August 19, 2019

How to Treat Your Dog's Hemorrhoids

Dogs can get hemorrhoids?!

Actually no, not in the same manner as us humans. But dogs have their own derrière issues which can be just as painful. Let's talk about you dog's bum.

A Doggie's Derrièree 

A hemorrhoid that humans get, in case you don't already know, is just a swollen blood vessel that can be located on the inside edge or outside edge of the anus. These hemorrhoid(s) can become inflamed and start to protrude once they get big enough and they're incredibly sensitive and painful. Dogs have blood vessels around the anus just as anyone does, but dogs do not normally get the condition that we refer to as hemorrhoids- a dog’s horizontal posture likely has something to do with their lack of hemorrhoid issues.

Make no mistake, dogs can have plenty of painful conditions that occur around or within their rectal tissue that appear similar to our hemorrhoids, such as hyperplastic tissue, adenomas, irritated tissue, anal gland problems or tumors, just to name a few examples.

By and large, the most common abnormalities we see in veterinary practice concerning a dog’s bum have to do with their anal glands. Mistakenly but understandably, many refer to these issues as “hemorrhoids”.

Since anal glands pose the most common problem concerning a dog’s hind end area, we will focus on these pesky little glands.

What are Anal Glands?

Anal glands (anal “sacs”, “scent” glands) are small bean shaped glands located on either side of your dog’s rectum, at the 3 o’clock and 9 o’clock positions. These glands are thought to be used to secrete fluid to mark a dog’s territory or possibly to provide lubrication in order to help a dog pass hard feces. Whichever theory you go with, make no mistake that these glands produce a very foul smelling, brownish colored fluid that is used to identify him or her with other dogs. The smell of the anal glands may inform other dogs of things such as the sex, health and/or age of your dog.

The anal glands are meant to excrete a small amount of this fluid each time the dog defecates. Sometimes this does not happen as it should, for example, if your dog’s feces are too soft or abnormal in some way, if the pet is eating a poor-quality diet, if there is not enough fiber in the diet, or if the pet has a genetic or inherited condition which affects the anal gland. Any of these factors can potentially cause a problem with the normal function of the anal gland causing it to become infected or impacted, which causes it to not secrete fluid normally and can cause it to rupture. Anal glands can also have growths, polyps or tumors associated with them, normally on the inside of the rectum, which can cause pain or problems for your pet. Whatever the reason, if the gland is not functioning normally it can be very painful for your best friend and possibly make it painful for him to have a bowel movement.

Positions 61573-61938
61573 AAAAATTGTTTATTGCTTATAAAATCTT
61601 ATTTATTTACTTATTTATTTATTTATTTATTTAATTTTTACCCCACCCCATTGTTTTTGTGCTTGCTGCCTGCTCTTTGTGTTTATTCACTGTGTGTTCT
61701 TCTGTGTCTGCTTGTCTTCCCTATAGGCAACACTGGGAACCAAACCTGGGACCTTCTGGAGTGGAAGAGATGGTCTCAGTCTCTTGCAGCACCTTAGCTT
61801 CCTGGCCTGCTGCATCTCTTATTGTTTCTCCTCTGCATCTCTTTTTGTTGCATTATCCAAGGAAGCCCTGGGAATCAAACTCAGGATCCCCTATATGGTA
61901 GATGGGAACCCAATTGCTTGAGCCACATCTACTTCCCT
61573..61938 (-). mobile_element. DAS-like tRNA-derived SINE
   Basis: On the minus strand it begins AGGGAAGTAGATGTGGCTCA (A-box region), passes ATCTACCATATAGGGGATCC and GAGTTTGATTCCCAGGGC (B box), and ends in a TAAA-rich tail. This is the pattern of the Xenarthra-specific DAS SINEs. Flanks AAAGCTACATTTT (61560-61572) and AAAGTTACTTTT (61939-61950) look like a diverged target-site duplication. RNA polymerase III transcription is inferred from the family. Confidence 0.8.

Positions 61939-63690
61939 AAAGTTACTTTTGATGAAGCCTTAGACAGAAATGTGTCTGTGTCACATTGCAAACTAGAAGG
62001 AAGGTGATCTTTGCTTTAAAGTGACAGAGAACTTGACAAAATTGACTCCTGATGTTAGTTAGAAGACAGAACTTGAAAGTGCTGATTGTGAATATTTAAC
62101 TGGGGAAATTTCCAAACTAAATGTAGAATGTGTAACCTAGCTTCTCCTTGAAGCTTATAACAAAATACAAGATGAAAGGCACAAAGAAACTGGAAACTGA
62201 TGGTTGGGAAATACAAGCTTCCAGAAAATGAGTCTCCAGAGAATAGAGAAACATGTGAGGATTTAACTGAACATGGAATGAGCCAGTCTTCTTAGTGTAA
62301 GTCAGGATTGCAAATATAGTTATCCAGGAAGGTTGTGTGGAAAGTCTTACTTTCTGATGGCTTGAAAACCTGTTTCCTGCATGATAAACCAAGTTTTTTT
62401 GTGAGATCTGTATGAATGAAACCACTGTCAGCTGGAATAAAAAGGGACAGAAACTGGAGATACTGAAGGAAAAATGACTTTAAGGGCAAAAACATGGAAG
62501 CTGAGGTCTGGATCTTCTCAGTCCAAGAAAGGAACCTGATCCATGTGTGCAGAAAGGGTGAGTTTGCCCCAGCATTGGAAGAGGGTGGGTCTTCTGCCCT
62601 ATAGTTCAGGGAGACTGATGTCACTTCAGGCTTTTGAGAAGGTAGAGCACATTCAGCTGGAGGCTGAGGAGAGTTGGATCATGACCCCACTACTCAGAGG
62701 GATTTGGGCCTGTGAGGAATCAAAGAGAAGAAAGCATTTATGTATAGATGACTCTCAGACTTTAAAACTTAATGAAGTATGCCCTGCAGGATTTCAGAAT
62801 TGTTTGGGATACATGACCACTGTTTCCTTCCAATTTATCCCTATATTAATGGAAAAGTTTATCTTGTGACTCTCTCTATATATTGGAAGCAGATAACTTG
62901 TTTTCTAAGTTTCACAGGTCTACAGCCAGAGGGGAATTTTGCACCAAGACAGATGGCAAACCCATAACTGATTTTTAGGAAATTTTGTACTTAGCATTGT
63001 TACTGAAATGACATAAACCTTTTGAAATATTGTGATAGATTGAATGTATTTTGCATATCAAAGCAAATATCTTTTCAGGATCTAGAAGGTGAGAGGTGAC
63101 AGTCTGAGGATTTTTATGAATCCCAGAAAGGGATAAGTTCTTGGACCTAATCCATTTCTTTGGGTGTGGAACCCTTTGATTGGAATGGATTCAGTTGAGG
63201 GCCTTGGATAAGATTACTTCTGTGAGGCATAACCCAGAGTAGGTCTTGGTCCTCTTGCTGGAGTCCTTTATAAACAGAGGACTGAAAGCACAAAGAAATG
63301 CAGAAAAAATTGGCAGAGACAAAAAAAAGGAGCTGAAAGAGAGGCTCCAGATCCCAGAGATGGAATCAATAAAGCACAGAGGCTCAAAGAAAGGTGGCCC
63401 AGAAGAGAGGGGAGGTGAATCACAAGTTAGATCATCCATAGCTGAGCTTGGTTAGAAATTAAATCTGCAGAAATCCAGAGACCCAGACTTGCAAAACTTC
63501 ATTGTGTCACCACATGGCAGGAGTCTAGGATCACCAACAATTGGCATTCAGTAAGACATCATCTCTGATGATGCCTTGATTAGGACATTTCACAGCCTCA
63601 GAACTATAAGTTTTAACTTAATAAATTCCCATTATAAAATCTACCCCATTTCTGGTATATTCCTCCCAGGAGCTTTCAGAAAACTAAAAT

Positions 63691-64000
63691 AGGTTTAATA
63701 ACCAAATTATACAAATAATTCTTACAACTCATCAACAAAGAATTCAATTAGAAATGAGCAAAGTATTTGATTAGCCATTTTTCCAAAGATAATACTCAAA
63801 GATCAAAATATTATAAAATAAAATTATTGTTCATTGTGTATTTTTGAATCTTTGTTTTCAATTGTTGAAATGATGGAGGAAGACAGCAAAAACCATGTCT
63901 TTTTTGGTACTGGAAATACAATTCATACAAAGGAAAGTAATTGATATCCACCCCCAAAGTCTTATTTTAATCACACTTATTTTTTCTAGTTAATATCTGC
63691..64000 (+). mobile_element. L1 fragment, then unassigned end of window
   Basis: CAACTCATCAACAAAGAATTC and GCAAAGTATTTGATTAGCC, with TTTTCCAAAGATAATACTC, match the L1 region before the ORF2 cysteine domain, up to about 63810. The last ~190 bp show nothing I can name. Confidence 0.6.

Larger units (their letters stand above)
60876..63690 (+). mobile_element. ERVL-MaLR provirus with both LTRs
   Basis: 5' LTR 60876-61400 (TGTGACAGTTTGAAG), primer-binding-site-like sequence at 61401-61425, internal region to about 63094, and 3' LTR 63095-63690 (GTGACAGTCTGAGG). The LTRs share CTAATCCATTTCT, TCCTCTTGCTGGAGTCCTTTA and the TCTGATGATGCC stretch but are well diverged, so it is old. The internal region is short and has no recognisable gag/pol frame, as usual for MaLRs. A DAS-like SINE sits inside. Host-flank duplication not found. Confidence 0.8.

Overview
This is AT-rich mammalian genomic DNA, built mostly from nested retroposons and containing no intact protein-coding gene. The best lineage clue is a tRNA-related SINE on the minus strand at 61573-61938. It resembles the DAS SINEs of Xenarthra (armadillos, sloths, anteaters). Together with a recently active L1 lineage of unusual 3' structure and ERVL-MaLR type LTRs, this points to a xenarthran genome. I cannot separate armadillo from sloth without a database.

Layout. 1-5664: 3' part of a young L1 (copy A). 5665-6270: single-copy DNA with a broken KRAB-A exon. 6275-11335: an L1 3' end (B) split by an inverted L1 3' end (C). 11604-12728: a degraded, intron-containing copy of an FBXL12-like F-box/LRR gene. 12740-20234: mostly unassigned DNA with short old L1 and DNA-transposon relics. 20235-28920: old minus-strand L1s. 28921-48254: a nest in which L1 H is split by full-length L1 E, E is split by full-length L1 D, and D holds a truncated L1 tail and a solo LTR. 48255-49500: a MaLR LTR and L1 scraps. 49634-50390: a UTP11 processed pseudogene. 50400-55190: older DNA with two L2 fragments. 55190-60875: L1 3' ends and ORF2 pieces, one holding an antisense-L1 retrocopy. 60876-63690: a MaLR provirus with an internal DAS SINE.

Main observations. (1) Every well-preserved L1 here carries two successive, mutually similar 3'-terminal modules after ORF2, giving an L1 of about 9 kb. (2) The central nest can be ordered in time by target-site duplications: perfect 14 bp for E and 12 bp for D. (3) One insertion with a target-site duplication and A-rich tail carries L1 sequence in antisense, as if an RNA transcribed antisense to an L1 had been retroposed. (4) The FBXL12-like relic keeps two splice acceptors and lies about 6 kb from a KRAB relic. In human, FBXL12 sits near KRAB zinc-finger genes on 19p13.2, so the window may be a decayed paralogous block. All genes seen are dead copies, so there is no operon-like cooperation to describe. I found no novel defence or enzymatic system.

Commonly a dog will attempt to relieve the discomfort of an impacted or infected anal gland by chewing at his bum or scooting across the ground. Either of these behaviors could damage the delicate tissue around your dog’s rectum, therefore it’s best to get your dog to your veterinarian as soon as possible to help relieve the discomfort. Also, any growth on the inside or outside of the rectum or anal glands could pose a serious threat to your dog’s health and needs to be checked. Every time your pet goes to the vet, his rectum and anal gland area are inspected to ensure there are no obvious growths, tumors or impactions.

Treating and Preventing Anal Gland Problems in Your Dog

The best treatment for anal gland problems is prevention. Therefore, be sure your dog has his semi-annual vet check-ups to ensure his bum is healthy. But if an anal gland problem does occur, how it is treated will depend on what the problem is and how severe it is. The earlier a problem is caught the better, because an early infection is often simply treated by flushing the gland and using oral antibiotics for a couple weeks. But an impaction, abscess or rupture of a long-standing anal gland problem often results in a more in depth procedure, surgery or even removal of the glands.

It's also important for your dog to drink plenty of water and have consistent exercise in order to maintain gut regularity. More exercise has the added benefit of stimulating your pet’s GI tract to help prevent constipation and keep things moving normally. Healthy dogs should poop approximately two to three times a day.

If your dog is having, or showing signs of an anal gland problem, it is important to take him to the vet to make sure he is not suffering from an underlying intestinal disorder and have his glands checked. Carpet scooting, excessive licking, brown staining, and a foul smell can all indicate your dog's glands need attention. It is always best to see your vet with any sign of an anal gland problem, but once your pet receives a clean bill of health then your vet can teach you how to properly express your dog’s anal glands in a pain free manner- although some wish to leave this particular procedure to the pros!

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